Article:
A Guide to the Best Willamette Wineries
Discover the best wineries in Willamette Valley.
Willamette Valley – home to arguably the best Pinot Noir in the United States. With 931 vineyards and 736 wineries as of 2021, Willamette Valley is certainly making its mark on the wine industry.
During my last visit there in 2018, I was blown away by its rugged beauty and friendly hospitality. Willamette is an easy day trip from Portland and well-worth the adventure!
About Willamette Valley
The nerdy stuff. 🤓
Pronounced “Wil-lam-it” (or try saying “Willamette dammit” if you forget… it rhymes!), this region is home to over 70% of Oregon’s total vineyard acreage. The area is a marginal-cool climate with early winter rains that challenge winegrowers each year with a race between ripening and frost.
No grape variety is as reflective of climatic and site differences (aka terroir) as much as Pinot Noir. That is why it demands a cool climate to thrive and why small differences in location in the valley often yield wines of distinctively different character. General attributes that make the Willamette Valley suitable for cool climate grape growing include the protection given by the Cascade Mountains to the east, Coast Range mountains to the west, and a series of lower hill chains to the extreme north of the valley.
Fast Facts About Willamette Valley
Primary Grapes: Pinot Noir, Pinot Blanc
Climate: Marginal-cool with early winter rains
Things to Look for: Terroir-driven Pinot Noir
Unique Fact: Willamette Valley’s sub-AVAs are very terroir-driven and make a huge impact on the final wines from each area, especially when it comes to Pinot Noir, which is a temperamental variety.
Sub-AVAs: Chehalem Mountains, Dundee Hills, Eola-Amity Hills, McMinnville, Ribbon Ridge, Yamhill-Carlton, Van Duzer Corridor, Tualatin Hills, Laurelwood District, and Lower Long Tom AVA. (The latter was just added in November of 2021!)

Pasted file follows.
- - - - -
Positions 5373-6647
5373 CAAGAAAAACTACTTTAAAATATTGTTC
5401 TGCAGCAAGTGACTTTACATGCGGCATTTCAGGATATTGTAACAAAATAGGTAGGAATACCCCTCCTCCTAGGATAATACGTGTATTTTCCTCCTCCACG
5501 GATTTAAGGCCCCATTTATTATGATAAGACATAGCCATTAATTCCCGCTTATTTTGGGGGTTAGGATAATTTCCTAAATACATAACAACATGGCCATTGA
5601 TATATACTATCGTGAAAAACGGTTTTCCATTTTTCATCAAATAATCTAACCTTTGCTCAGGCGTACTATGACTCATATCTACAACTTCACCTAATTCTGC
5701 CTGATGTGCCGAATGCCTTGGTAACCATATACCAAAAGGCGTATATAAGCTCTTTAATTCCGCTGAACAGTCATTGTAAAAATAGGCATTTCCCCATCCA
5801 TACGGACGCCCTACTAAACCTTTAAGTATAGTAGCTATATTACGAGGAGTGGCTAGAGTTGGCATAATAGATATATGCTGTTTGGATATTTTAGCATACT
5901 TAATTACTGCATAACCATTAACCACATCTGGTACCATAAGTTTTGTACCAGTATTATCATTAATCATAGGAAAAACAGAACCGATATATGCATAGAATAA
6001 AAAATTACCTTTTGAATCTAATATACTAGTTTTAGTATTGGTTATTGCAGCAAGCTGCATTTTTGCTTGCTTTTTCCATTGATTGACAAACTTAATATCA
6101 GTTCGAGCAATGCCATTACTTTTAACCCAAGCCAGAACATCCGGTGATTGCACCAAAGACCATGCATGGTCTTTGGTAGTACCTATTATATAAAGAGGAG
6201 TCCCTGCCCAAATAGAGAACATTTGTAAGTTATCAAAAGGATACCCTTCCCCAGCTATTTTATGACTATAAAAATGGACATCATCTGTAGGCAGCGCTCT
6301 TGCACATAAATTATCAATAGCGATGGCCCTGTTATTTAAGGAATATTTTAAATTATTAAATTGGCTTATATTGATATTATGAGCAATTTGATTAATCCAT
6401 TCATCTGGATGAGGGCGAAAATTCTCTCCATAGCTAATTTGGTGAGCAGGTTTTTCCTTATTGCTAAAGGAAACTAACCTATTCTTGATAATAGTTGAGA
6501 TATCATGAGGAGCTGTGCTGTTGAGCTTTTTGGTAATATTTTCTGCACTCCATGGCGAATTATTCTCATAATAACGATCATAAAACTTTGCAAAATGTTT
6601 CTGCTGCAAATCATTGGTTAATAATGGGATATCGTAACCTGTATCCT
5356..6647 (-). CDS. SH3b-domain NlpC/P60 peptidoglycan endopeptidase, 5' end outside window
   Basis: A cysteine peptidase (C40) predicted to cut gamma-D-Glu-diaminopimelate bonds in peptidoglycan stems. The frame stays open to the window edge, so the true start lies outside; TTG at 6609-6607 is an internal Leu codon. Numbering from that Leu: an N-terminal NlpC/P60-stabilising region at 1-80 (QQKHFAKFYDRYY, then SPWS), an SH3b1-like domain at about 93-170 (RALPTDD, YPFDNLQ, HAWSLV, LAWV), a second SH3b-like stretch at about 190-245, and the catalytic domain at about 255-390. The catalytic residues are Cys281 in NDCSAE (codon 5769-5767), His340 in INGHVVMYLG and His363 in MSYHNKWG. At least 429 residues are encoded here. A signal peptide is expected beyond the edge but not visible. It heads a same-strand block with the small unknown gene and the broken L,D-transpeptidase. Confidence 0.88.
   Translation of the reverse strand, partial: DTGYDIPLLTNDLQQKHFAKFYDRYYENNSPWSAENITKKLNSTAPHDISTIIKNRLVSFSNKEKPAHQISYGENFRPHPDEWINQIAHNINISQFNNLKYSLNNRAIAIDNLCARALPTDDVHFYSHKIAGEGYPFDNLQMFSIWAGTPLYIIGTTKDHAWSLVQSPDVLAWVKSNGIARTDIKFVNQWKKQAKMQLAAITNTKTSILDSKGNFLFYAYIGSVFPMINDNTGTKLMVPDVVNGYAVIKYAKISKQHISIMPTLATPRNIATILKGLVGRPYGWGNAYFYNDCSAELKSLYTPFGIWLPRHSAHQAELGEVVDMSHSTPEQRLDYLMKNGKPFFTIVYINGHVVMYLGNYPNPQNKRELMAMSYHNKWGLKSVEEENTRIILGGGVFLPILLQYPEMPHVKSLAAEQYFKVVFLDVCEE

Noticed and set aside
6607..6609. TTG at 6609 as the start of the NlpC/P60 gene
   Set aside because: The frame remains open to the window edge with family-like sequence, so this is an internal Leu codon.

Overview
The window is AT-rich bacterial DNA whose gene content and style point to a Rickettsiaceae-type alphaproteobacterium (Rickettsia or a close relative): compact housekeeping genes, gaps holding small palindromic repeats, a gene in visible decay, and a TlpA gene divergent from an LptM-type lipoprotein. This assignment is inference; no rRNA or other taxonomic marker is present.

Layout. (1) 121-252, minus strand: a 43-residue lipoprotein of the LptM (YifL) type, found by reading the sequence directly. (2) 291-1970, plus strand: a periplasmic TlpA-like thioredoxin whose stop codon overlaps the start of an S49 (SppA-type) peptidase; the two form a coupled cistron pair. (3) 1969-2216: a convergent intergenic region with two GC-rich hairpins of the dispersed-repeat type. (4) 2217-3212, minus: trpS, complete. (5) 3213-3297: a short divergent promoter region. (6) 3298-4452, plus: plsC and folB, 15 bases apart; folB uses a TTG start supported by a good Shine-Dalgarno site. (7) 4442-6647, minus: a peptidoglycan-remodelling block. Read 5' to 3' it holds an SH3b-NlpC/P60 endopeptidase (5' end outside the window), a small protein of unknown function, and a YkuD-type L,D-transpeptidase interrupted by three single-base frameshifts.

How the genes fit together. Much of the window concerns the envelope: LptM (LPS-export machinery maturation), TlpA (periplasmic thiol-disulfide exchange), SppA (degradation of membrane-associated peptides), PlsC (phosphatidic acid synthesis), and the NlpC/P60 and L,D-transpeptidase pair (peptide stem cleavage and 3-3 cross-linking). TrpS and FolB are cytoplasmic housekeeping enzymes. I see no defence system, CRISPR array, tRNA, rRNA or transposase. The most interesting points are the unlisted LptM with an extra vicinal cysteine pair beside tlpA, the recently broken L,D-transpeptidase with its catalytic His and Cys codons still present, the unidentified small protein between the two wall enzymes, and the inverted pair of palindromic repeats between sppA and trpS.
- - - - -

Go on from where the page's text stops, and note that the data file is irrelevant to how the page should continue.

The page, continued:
How many wineries are in Willamette Valley?: Willamette Valley is Oregon’s leading wine region and has two-thirds of the state’s wineries and vineyards. It is home to more than 700 wineries.
Where to go in Willamette Valley
Portland Wine Country Day Trip Itinerary
Willamette is an easy drive from Portland – just a little over an hour. Be sure to plot your ideal wineries ahead of time and leave plenty of time to get from place to place! I recommend creating a personal google map to help you visualize your plan.
Below are the four stops I hit up during my day trip to the area, and I loved each and every one!
Owned by a wife and husband duo, Boedecker Cellars crafts a lineup of distinct Pinot Noirs, including one named for each of them in their personally preferred styles. It was fascinating to see how the same winery could churn out such distinct wines from the same grape, including a Pinot that is rich, muscular, and fruity, AND another that was in a more delicate, refined old-world style. Up and down the line, all the wines were phenomenal. And the best part is, you don’t even have to leave Portland for this one! Boedecker Cellars is an urban winery near and part of all the Portland action.